Whilst the traceability of the grapes is known to the exact parcel, the wines are not allowed to carry any mention of appellation, for two reasons. Firstly, since they are vinified outside the region (some 500km north of the vineyards in Paris) and secondly because all but one of the cuvees produced are single varietal wines for which no regional appellation exists. The wines are therefore all commercialised as Vin de France.

The grapes are harvested by their own team of pickers, usually between 6am and noon. The whole clusters are carefully placed directly into small lug-boxes which are then loaded onto pallets and transported by refrigerated trucks where, after at least 18 hours of cooling, they are crushed the following morning at the rear of their small (organically certified) cellar on the Rue de Turbigo.

If the sourcing of the grapes was relatively straightforward, the greatest challenge was the 18 months it took negotiating with the Paris authorities to gain the necessary customs documents to be allowed to make wine within the capital. Around 15% of the production is sold from the shop-front, mostly to locals who have quickly adopted them as their house wines.

Following a tasting of the range we have selected two wines for the shop:

Les affranchis (£20) – a rather unusual blend of Sauvignon Blanc, Pinot Gris, Marsanne and Rousanne, this wine showed a melange of different flavours and struck me as being both interesting and a little different.

Boooom. (£24) – another interesting blend, this time Gamay with Cinsault. My notes say “low tannin, fresh, clean and very drinkable. Definitely one to consider” so here it is, give it a try for yourself.

Naturally we also have a few items which sit in the Sheldon’s mainstream:

2009 Haut Bergey (£45) – solid wine from Pessac Leognan, Graves. We have had it in bottle, mag and imperial formats previously and it has always sold out.
2010 Haut Bergey (£45) – ditto
2005 Chateau Beaumont (£39) – we’ve had younger vintages in but never the 2005 before.
2005 Chateau Cissac (£40) – oh-so-drinkable Haut Medoc, always a best seller for us when we get it in so strike while the iron is hot
2010 Chateau Cissac (£35) – ditto

New Rosé Wines
With it having been so warm recently (although today and yesterday seem decidedly cooler) we have brought in a couple of new rosé wines. One is here by request, the other because it fills a gap. Both were tasted before being ordered and both fit the quality criteria for the shop. Don’t be fooled though – they are quite serious wines. A bit more than your easy-drinking Provence rose this time around…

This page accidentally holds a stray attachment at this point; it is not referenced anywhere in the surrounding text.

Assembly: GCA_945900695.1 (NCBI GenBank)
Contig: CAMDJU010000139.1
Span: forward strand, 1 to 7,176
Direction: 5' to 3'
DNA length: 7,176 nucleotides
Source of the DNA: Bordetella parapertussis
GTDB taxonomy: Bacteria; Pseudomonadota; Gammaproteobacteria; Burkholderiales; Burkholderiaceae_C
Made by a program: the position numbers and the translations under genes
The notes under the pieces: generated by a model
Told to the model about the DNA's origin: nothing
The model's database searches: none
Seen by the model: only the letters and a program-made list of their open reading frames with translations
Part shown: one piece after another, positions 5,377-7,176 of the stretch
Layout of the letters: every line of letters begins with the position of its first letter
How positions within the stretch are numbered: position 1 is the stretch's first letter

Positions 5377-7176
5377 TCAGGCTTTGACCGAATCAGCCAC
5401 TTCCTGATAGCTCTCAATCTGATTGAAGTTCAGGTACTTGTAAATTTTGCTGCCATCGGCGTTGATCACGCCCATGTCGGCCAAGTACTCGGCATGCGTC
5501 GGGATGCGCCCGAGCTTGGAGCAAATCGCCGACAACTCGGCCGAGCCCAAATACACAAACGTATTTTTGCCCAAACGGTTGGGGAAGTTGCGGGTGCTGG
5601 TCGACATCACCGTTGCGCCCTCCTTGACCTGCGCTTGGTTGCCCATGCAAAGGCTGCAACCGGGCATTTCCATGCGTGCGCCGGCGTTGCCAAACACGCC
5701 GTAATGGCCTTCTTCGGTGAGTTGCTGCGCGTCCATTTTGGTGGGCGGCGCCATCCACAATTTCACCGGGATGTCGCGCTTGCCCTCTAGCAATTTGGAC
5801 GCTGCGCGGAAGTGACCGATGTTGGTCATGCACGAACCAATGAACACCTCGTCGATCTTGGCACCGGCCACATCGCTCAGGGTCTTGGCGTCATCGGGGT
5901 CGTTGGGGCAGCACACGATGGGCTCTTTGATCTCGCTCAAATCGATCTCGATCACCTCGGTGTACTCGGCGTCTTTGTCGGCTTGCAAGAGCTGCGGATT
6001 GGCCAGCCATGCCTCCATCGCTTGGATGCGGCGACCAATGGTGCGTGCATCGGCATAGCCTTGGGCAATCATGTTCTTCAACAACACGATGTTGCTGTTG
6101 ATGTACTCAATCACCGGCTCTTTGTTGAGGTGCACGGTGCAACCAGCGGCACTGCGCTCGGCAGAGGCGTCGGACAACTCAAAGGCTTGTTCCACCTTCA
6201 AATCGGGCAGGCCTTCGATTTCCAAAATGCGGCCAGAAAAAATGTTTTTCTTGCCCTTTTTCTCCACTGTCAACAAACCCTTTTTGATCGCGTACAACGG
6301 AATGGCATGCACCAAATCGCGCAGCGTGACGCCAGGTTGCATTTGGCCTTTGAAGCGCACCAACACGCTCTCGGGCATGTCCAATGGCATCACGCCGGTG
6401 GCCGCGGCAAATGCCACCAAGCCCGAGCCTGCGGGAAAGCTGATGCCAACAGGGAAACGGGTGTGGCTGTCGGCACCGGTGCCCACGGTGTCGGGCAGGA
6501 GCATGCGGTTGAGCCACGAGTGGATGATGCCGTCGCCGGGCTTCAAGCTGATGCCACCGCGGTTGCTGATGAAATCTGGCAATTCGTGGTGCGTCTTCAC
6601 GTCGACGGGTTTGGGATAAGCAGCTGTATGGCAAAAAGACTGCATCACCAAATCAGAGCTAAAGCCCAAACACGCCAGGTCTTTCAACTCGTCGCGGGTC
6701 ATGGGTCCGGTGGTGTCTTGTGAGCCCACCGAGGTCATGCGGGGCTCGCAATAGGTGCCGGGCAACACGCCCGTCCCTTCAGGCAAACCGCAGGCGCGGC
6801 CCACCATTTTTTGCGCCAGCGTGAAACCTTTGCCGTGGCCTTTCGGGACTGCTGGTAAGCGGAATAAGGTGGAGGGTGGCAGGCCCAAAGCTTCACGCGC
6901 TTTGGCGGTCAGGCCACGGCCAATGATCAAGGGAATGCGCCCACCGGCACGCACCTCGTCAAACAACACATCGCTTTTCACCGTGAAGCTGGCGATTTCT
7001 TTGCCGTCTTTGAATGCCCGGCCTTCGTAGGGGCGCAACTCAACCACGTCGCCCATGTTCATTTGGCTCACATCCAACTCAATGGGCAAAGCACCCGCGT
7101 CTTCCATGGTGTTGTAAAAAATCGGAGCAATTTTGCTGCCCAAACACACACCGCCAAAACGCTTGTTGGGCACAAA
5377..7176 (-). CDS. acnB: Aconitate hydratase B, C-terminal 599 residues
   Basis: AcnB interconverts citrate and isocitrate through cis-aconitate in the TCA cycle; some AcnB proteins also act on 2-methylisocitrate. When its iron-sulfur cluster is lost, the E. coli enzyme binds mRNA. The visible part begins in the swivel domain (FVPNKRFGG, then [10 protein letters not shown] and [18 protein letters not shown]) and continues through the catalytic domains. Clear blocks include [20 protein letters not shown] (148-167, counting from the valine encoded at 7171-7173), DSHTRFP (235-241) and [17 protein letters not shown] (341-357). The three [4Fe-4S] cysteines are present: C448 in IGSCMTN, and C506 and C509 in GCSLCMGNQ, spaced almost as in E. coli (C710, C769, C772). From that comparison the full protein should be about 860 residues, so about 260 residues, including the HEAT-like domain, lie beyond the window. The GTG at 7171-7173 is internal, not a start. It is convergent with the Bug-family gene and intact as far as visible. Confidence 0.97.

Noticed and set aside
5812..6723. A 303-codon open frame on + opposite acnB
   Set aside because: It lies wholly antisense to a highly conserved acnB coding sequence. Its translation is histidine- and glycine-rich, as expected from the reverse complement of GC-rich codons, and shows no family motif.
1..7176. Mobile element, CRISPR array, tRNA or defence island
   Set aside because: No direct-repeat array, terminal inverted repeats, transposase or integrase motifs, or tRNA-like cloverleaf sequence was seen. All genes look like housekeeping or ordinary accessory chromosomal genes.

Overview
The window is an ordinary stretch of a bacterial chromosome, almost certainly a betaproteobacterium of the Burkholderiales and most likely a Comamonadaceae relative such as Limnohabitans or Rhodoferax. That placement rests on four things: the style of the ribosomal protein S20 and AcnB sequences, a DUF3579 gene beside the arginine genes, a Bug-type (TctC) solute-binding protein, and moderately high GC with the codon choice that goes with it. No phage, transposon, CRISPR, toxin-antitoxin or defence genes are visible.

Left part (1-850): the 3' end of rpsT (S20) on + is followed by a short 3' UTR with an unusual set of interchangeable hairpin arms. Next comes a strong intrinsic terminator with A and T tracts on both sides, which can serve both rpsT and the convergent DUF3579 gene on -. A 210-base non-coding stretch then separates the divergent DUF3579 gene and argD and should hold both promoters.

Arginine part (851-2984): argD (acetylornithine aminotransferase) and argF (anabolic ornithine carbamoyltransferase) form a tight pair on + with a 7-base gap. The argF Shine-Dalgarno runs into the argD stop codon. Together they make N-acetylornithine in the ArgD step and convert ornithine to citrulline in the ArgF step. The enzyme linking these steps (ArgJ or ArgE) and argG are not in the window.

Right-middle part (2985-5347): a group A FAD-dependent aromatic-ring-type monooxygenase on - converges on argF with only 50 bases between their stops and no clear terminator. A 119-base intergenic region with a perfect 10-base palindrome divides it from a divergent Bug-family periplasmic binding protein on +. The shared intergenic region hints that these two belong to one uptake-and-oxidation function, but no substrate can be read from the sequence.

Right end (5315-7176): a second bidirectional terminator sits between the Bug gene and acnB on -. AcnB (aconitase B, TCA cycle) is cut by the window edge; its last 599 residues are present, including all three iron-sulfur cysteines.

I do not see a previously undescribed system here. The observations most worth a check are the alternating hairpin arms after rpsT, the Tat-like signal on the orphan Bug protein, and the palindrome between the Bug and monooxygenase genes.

Abbé Rous Collioure Réserve des Peintres Rosé (£15.95) – many of you will recognise Abbe Rous, they produce the wonderful Banyuls we have downstairs. It comes from the area on the Mediterranean near Spain. This rose is a blend of 65% Grenache Noir, 20% Mourvèdre and 15% Syrah. This is part rosé de saignée with a 12 hour maceration before pressing. Fermentation takes place at a low temperature and is bottled at the end of the year of the harvest. Don’t be fooled by the pale colour, this is a rose with real red fruit flavours and a long finish. The label celebrates the famous harbour views of the church in Collioure, much captured by local and international artists.
Moulin de la Roque Bandol (£20) – Bandol is located on the Mediterranean coast of France just south east of Marseille. Known for growing the Mourvedre grape which is well suited to the warm climate, the region is well respected for its age-worthy reds. It is also known for rosé made using the same grape either as a single varietal wine or a blend. The wine we have is a blend of Mourvedre, Grenache, Cinsault and Syrah. While the wine is pale in colour it is very much considered a ‘vin de garde’ with the ability to improve with age, although the vast majority of it gets drunk within a year of the vintage release. A friendly wine for summer drinking in the garden with the ability to partner well with food.

Car’s the Star

What a treat – a Mercedes 190SL. This model pre-dates one of my favourite cars (the stacked headlight Mercedes 280SL from the late 60’s/early 70’s) it being in production from 1955 through to 1963. By all accounts it was released as a more affordable alternative to the 300SL gull wing. It has many similar styling features and looks pretty ‘Americanised’ to me, designed to fight off two seater sports cars from over the pond. The car takes it’s name from the engine – it is powered by a 1.9 litre straight 4 cylinder engine, hence 190SL.
A big thank you to Mr & Mrs N for bringing it round to see us. Any time.
I think that will do for tonight. I’ve just taken a look at the weather forecast for the coming days and it looks like it is going to be OK if not brilliant. This weekend Trish, Jude and I will be here to see to your every wine need. Oh, and as a final reminder it is the ‘Last Night at the Proms’ tomorrow night – the Shipston Proms that is, so get yourself into town tomorrow evening and have some fun.


Shane, Amanda, Jude, Esther, Nigel, Trish and Carol

Your shoe-saving, SL-loving, Boooom-drinking wine team at Sheldon’s Wine Cellars